A few years ago when Amal Graafstra first began chronicling his efforts to live in a key-free world by implanting radio-frequency identification chips in his hands [see our cover story, " Hands On"], his chip hacks generated lots of geeky Internet buzz. He compiled a book of RFID tricks, like building yourself an RFID-enabled pet door ( RFID Toys: 11 Cool Projects for Home, Office, and Entertainment , Wiley, 2006). And then his girlfriend also agreed to get implants—RFID ones, not the other controversial kind—so they could share cars and homes and computers with keyless, passwordless abandon. Could Valentine’s Day RFID specials be far behind?
Graafstra’s experiments in domestic chipping are entertaining, but they point to some of the larger issues that are upon us as human RFID tagging becomes ubiquitous—first as passports, drivers’ licenses, and medical bracelets, and then as implantable devices. What happens when people and their activities can be tracked and inventoried in much the way that Wal-Mart candy bars are today? Who’s allowed to hack what and know what about each one of us?
That topic, the ethics of implanting chips, is the subject of ”RFID Inside,” by Kenneth R. Foster and Jan Jaeger, also in this issue.
Some good things are obvious—how convenient to have your medical records with you at all times, for example. But can you protect the already shredded remnants of your personal privacy from RFID?
Foster and Jaeger discuss the VeriChip, whose makers want to chip broad classes of people—soldiers, high-security personnel, guest laborers, cancer patients, and so on. But, according to Foster and Jaeger, the chip’s security and its ability to authenticate that you are you can be compromised.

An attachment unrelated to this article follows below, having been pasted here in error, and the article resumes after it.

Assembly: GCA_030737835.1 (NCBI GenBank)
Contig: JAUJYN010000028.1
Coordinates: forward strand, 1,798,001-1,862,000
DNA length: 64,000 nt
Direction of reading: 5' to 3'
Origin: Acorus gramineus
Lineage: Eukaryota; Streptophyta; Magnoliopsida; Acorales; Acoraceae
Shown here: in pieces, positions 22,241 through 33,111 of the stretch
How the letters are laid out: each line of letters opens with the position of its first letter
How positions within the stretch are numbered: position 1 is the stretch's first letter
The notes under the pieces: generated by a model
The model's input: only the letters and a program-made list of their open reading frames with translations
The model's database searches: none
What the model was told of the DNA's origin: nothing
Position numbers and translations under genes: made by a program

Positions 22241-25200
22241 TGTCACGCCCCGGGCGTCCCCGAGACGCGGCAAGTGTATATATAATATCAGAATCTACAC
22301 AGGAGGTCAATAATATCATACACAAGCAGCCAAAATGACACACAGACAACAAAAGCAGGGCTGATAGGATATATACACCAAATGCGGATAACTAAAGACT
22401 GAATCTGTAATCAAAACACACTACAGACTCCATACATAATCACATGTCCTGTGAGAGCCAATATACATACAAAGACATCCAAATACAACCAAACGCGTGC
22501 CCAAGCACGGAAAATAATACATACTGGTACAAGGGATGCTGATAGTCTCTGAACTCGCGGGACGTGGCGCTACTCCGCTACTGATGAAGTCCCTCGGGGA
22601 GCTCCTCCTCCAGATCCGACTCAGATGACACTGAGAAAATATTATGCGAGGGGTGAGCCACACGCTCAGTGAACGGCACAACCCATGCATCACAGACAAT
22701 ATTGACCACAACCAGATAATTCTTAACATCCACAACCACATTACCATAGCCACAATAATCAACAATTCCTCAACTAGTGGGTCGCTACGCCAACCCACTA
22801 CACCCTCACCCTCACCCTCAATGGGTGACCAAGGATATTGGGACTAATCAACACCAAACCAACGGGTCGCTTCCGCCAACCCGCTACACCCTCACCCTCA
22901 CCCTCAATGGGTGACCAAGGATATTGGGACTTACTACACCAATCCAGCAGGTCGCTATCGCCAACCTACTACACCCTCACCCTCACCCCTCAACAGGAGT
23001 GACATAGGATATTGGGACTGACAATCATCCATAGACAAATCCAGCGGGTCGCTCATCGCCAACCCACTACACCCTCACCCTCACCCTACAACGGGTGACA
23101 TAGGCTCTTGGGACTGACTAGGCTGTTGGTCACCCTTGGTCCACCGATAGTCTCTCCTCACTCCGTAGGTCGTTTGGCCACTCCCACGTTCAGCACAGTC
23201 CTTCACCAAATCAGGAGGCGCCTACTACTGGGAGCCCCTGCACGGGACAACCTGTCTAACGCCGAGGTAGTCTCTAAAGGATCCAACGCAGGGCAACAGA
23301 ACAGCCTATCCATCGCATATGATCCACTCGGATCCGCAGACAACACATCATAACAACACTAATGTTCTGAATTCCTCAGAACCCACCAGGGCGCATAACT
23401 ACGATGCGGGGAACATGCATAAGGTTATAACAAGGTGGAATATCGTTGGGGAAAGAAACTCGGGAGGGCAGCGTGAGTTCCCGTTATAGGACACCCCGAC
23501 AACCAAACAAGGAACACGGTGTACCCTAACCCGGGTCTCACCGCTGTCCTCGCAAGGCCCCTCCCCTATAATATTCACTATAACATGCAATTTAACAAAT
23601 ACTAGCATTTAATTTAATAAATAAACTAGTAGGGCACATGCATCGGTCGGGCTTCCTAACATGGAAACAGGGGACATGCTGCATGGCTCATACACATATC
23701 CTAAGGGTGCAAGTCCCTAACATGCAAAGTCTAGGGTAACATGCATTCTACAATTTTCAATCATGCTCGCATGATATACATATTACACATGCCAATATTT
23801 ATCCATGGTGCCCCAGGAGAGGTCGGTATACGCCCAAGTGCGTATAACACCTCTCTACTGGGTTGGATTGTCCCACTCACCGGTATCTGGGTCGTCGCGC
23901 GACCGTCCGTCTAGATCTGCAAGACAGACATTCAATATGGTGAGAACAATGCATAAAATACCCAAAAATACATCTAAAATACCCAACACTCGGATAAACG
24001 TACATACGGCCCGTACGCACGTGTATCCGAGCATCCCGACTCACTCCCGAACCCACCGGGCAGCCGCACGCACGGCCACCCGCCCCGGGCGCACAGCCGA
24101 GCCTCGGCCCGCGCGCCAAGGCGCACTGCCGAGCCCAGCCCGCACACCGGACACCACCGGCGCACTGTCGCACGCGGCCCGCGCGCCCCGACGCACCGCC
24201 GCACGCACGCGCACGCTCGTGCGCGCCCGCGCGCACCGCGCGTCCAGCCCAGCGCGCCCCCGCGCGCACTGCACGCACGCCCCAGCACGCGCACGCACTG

How quickly will widespread RFID tagging come to pass? While the technology is still costly and interoperability standards are still in limbo, the answer seems to be—soon. When we asked the IEEE Fellows about RFID technology in our survey published this past September [”Bursting Tech Bubbles Before They Balloon”], it was the one single issue on which there was the most agreement. Ninety-five percent thought RFID tags and readers would be pervasive in 20 years. Twoâ''thirds of the Fellows said it would happen in the next 10 years.
So it seems pretty clear that these tiny chips, embedded everywhere, will change our lives. Every move, interaction, and transaction we make will potentially become data to be captured, stored, and analyzed. But by whom and for what purpose?
Some of us probably think that it’s up to others to work out the privacy and policy issues. But we all need to think about what’s on the near horizon so we can use RFID technology as we see fit—and not simply live with its consequences.
IEEE International Conference on RFID 2007
Gaylord Texan Resort, Grapevine, Texas
26�28 March 2007
IEEE RFID 2007 is the first in a series of annual conferences dedicated to the challenges presented by radio-frequency identification technologies. This year’s conference will focus on wireless identification and sensing systems; technical and policy-related research; and the design, manufacture, deployment, and application of RFID systems and their supporting information systems and application infrastructures. To register, go to http://www.ieee-rfid.org/2007.